Speaking of, the story is honestly kind of on the thin side. Your whole reason for being here is hunting Zorah Magdros, but really, does a hunter need another reason other than the hunt? That’s fine. Speaking of the Monsters, you have a few ways to go hunting. You have the Main Story Quests, which guide you to harder and harder monsters and new areas of this massive island. Then you have some side quests, that teach you other parts of the game (like capturing monsters), then there are Bounties, as listed earlier. You can pick up a few bounties at a time, some requiring you to hunt specific monsters, or picking up insects, flowers, capturing/hunting certain monsters a few times, or other tasks. They’re simple, can be done repeatedly (each has a number of times it can be attempted), and the rewards are 100% worth it. The final way is more open-world themed, with Expeditions. Once you’ve completed a hunt/bounty, you can also go on an Expedition, where the zone you’re in is just an open world for you to hunt whatever is left.
Don’t take that to mean there’s only one monster per map because that is false! Let’s say, you’re on the first map, hunting Great Jagras. There are still Aptonoths, Pukei-Pukei, and other content for you to fight. Many monsters travel in packs, and not all of them are aggressive. But this leads me to my favorite thing about this game: Many of these monsters are territorial! You’ll see them fighting each other for dominance of a zone, and that’s also beneficial to you because after all, you’re studying these monsters, their habits, tendencies, and tracks. Not to mention, if you can just hit the monster you’re hunting and let the other large monster help you, maybe you won’t track their ire. That’s not likely, but you can try! This can make some fights immeasurably hard, if you suddenly are fighting both of them while they’re fighting each other, because Barroth will turn to face you, for example.
Hunting itself is a pattern. You’ll find tracks on the ground (that are glowing green), and then use your Scoutflies (green, glowing fireflies) to light the way to the monster. As you track and kill monsters, you gain research levels, which makes it even easier to find them. For the lower level stuff, this makes it invaluable, as now you’ll see them on the map easier, and the tracking will take less time. It also helps if, as we said earlier, you figure out where they’re likely to spawn, and just go there. As you fight monsters, they have patterns to follow, tactics they use, and as you hurt them, they decide to leave. You can trap them, with man-made traps, or sometimes they simply get caught in the terrain (vines, mud, et cetera) and you can wail on them even more! But eventually, they’ll limp away. It will be obvious when they’re weak, they might have holes in their wings, walk with a very exaggerated limp, things like that.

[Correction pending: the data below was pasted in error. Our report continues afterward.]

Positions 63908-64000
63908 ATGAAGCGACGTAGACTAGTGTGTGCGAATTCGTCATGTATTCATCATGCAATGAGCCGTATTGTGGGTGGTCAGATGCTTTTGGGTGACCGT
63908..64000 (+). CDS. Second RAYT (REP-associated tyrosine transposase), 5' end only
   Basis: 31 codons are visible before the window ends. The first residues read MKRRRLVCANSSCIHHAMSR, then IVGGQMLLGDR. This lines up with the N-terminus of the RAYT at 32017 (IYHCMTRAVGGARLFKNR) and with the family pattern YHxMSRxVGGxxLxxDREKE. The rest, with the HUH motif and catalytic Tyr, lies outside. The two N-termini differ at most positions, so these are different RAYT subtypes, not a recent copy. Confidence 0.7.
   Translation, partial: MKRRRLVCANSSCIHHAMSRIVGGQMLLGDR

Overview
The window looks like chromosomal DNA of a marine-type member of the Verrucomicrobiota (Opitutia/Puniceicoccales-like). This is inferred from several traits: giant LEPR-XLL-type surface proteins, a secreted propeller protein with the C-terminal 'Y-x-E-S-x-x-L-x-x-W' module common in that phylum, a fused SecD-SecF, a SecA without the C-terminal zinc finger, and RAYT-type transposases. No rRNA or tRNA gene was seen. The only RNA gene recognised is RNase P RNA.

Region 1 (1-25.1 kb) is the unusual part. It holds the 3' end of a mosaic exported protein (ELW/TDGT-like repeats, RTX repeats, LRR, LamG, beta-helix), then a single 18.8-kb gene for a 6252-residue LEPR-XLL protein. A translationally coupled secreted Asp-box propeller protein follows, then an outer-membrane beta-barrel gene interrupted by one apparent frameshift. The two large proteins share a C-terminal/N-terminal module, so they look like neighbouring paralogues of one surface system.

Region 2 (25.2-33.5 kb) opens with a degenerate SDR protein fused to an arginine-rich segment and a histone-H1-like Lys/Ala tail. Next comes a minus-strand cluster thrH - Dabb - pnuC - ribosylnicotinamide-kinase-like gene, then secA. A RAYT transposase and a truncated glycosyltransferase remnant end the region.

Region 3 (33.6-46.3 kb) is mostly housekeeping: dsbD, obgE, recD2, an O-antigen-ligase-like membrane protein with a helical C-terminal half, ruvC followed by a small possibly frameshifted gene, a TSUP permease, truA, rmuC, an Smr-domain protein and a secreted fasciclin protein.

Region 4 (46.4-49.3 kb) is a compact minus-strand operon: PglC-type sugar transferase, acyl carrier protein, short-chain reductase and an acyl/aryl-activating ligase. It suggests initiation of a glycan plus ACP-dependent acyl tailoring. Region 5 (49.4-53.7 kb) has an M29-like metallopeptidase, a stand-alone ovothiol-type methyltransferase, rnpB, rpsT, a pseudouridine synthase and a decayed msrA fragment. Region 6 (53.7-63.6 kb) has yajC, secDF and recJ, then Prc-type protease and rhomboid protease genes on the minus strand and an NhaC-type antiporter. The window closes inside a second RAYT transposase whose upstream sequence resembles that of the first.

Not to mention, each and every monster, great and small, have unique visuals and tells. The Pukei-Pukei, for example, has a ludicrous, ridiculous face, very animated, but spits lots of very real, very serious poison at you. But if you can break off their tail/chop it off, they can’t do that anymore. That’s where they store the poison, after all. There are strategies for each fight, and you can learn them, or you can just run in and hope for the best. I…don’t recommend that second strategy. You can also use those Scoutflies with your minimap. By opening the map you can pin a location, monster, or item, and the Scoutflies will light the way to your destination. It really makes traveling and navigating easier, which is great because sometimes you have to climb up, swing across vines, slide down hills, dive into the water, and do other crazy things to find your quarry.
After you kill stuff, don’t forget to skin it either! That’s where the brunt of rewards are (unless you’re capturing, then you clearly don’t skin them). Post-hunt you’ll get bonus rewards, and have the option to go on Expeditions, or simply return home. One of the major positives is that you spend a lot less time making armor, and more time actually playing the game. When you’re in the forge, for example, you can create a “Wishlist” of weapons and armor you’re trying to forge. As you collect the parts for it, the game will inform you that you’re getting closer, and when you have it, it will also tell you, so you can go make it and equip it. This creates smaller, more immediate goals to build the items that you specifically want, instead of wondering how close you are to that new hammer, or new lance.
Monster Hunter, or Monster Huntee: 4.5/5:
This game is absolutely amazing. Somehow, in my first two sessions, almost 15 hours had passed, and I didn’t even know how. Some of the monster hunts are sincerely unpredictable, you can change your mind and go do other stuff like fishing, capture smaller monsters, let two titans duke it out and weaken each other, you can team up with your friends. It’s easy and rewarding to play this as a team too. The community is vast and open to help new hunters get into it. This is the absolute best time to play Monster Hunter. They take full advantage of the technology on offer to bring a gorgeous, challenging, but still open experience. I’ve never once felt that I didn’t belong playing this game. This world is so vibrant, so visually appealing. I have had play sessions where I just logged in, explored, and collected stuff, just to admire the world around me. You aren’t pushed towards the end-game, but as a point of fact, that’s where the real game is the end-game.
Sure, you’re going to grind a lot and kill the same stuff over and over. But there are different ways to approach the fights, and with different people, who bring their own unique spin on the hunts. There are surely things I missed, like more information about crafting, and the various things you can do in the hub, but the game will tell you. I do hope, as an aside, this comes to the Switch. There just aren’t too many negatives in Monster Hunter World, and believe me, I’ve looked. One of the few that I’ve heard, is that hunting the end-game monsters is terribly frustrating, and hidden behind the “markers” (tracking monsters on random maps to find their patterns). Before you fight the Elder Dragons, you have to “hunt them down” first, which makes sense, but it sounds like it will be vexing. I have not gotten that far yet, but I’m looking forward to the task. But since I have not done it yet, I can’t really mark that as a negative. There is so much to do, 50 to 100 hours will not be enough. I hope to see you guys out on the hunt!
Note: A game key was provided for review purposes.